August is the time for Philippine schools to celebrate "Buwan Ng Wika" in honor of our country, culture, and people. This is when our children are taught to sing local songs, recite poems, share stories and perform folk dances. While that seems like plenty, there are actually other easy things we can do that can cultivate in our children a deeper affection for our country.
In "Raising the Next Generation: The Role We Play," an educator’s forum at Kidzania, Sabrina Ongkiko gave a beautiful talk entitled "The Role We Play in Raising Young Patriots by Fostering National Pride." Teacher Sab, whose story has appeared in SmartParenting.com.ph, is a pre-med graduate from Ateneo De Manila who became a public school teacher.
During her presentation, Teacher Sab brought up to the stage eight of her students from Culiat Elementary School to share examples of how patriotism is taught in their everyday lives.
Pinoy pride is something we should carry wherever we go.
Being a patriot by definition is to love and support one’s country. When Filipino go overseas, we cannot help but talk about our favorite Filipino things. But another simple way is to teach pride in our country by example. “Sa isip, salita, at gawa,” Teacher Sab's students had chimed.
One of Teacher's Sab's students talked about how his mom shared her love for country by cooking dishes from Bicol and other Filipino delicacies. Another student of Teacher Sab's got the audience emotional when he talked with such passion about how his Muslim mother taught him about love and respect for people from all religions.
It got me thinking about how our words and actions have the power to make our children love or hate our countrymen. As parents, we need to make a conscious decision to choose which direction we would like our children to take.
In Teacher Sab’s own experience, she believes her patriotism grew from her dad and his stories, or what she likes to call “his story.” It’s our responsibility to tell children about the experiences we had, both the good and the bad — how we suffered, survived, grew and learned.
Teacher Sab’s father was an engineer who was involved in many projects like the construction of roads and bridges. She recalled a time when he told her about the huge amount of money he had was not meant for their family to get a bigger home. It was the people’s money for building things they needed to improve their lives.
It was a lesson that stuck with the young Sab — that need to serve others and help make lives better.
You can surround your children with friends and relatives who are willing to share their histories. Carefully choose people who can positively influence your children to understand, see the potential, and dream of beautiful things for our motherland.
Patriotism is not simply a love for the land, but for the people in it.
This is a wonderful lesson Teacher Sab's students knew by heart: “Mas magaling ka 'pag nagagagawa mong magaling ang iba.” It's the concept of bayanihan: to help others improve their lives.
ADVERTISEMENT - CONTINUE READING BELOW
Teachers and parents should show children how to focus on compassion and empathy over competition and awards. In Teacher Sab’s words, a great person is someone who is, “Magaling sa isip at sa puso.”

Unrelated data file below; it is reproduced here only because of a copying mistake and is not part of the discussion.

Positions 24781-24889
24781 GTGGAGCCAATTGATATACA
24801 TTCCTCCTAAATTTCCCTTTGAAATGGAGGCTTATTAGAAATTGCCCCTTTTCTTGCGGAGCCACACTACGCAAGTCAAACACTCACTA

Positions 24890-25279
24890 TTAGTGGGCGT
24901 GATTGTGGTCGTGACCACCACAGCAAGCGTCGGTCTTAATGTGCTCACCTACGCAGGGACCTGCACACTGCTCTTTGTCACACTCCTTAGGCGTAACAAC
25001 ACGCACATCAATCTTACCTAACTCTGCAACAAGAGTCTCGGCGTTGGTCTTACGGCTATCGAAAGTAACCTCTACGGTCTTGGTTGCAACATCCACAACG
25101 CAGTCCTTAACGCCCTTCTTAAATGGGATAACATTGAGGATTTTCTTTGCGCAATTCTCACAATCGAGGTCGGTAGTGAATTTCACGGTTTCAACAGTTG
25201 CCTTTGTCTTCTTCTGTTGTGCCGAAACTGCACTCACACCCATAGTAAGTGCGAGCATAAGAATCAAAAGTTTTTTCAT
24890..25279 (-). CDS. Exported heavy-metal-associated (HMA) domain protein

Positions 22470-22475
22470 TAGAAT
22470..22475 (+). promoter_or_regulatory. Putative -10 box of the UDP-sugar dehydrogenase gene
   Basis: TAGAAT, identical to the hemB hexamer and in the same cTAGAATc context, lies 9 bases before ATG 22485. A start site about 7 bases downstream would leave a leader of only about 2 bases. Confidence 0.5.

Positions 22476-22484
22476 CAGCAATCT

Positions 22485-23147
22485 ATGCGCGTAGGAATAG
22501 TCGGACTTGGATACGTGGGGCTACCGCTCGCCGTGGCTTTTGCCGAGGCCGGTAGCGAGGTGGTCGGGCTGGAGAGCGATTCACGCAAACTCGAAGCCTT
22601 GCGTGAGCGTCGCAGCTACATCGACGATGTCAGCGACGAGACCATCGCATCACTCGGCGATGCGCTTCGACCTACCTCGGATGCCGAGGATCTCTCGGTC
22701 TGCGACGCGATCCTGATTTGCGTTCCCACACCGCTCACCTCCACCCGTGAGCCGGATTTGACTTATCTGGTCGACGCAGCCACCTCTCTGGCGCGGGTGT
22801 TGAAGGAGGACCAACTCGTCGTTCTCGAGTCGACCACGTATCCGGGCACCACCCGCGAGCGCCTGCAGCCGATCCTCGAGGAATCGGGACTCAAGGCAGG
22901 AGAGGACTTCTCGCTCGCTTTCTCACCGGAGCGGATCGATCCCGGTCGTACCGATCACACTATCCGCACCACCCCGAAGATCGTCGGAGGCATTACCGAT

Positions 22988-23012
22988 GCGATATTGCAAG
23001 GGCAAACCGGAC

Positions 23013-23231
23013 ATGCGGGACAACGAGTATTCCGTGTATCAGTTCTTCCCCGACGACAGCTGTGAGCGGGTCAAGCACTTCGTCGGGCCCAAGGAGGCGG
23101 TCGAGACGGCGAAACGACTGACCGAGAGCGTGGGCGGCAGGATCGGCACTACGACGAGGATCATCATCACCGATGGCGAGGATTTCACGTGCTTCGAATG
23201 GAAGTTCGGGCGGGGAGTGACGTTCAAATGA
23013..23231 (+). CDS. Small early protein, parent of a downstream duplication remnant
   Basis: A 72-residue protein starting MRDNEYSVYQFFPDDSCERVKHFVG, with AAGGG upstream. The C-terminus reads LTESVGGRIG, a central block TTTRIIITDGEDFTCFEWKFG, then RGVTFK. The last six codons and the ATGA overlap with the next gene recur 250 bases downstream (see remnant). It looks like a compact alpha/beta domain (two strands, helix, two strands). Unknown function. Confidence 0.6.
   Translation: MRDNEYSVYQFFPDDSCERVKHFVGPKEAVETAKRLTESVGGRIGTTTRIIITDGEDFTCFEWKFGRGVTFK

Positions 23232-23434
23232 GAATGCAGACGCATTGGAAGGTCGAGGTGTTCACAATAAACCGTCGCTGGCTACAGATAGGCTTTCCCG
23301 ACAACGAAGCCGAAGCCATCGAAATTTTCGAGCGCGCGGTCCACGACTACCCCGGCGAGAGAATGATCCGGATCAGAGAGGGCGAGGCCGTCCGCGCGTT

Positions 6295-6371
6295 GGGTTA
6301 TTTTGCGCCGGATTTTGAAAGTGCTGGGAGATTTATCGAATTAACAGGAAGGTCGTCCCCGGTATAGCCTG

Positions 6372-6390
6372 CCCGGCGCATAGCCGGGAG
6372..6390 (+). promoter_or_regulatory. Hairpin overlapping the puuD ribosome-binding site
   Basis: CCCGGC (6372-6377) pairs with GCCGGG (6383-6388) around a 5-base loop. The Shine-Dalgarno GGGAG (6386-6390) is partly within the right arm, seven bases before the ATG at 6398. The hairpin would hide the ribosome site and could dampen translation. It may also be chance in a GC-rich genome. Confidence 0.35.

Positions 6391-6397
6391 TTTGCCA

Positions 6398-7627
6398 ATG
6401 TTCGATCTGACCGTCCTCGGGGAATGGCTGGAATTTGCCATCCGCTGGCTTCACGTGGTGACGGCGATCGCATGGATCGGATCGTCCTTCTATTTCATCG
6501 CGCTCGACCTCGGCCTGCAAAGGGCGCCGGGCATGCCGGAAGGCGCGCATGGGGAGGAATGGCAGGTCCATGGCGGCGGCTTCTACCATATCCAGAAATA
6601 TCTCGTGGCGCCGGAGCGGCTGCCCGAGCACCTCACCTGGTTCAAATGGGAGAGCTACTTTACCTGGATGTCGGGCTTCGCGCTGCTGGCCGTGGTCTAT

It’s not enough to be smart — you should also have a good heart.
One inspirational anecdote was about an honor student from their school, who gathered a group of friends to teach their classmates how to read. When a test was given and one of the students she tutored scored high, they were accused of cheating. The honor student and her “pupil” re-took the test in front of the principal and both almost perfected the test, with her tutee scoring higher than her.
If we can raise a generation of people that genuinely care about each other, everyone will be treated with dignity and respect, and no one will get left behind.
Our children can be part of so many schools, church and community projects. Being included in a group that serves the community or helps the less fortunate, builds character and develops within our children a sense of responsibility for others, as well as a feeling of pride in what they are able to accomplish.
More importantly, let them join in discussions where they can look at problems in the community and brainstorm suggestions or solutions. Let their answers shape their dreams. Who knows? Your child may be the next engineer building a transportation system that could bring much progress to our country, the next inventor who will make machines that will bring Filipino farmers into the next century or the next leader who will make laws and policies that protect and improve the lives of everyone.
ADVERTISEMENT - CONTINUE READING BELOW
Many of us have forgotten how to express our love for our country and its people. In recent times, we have gotten used to critiquing everything about the Philippines. While some constructive criticism is useful, (especially when used as a starting point for discussions that lead up to what we can do or how we can help), we should also remember that our children are watching and learning from us how we love what our country has to offer, how we help our fellow Filipinos, and how we work to make it a better place.
Barbara Server-Veloso, known as Teacher Thumby in her preschool, Toddlers Unlimited, and Ms. Thumby in her grade school, Thinkers Unlimited, Alabang. She is also a partner in Spark Discovery Center in Jupiter Street, Makati where she teaches the Baby and Me Class. Thumby has a Masters Degree from the University of the Philippines in Family Life and Child Development. She has been teaching since 1993. She is also the mother of Lucas, 11, and Verena, 7. In her free time, she offers talks on essential oil for mothers and teachers interested in healthy lifestyles.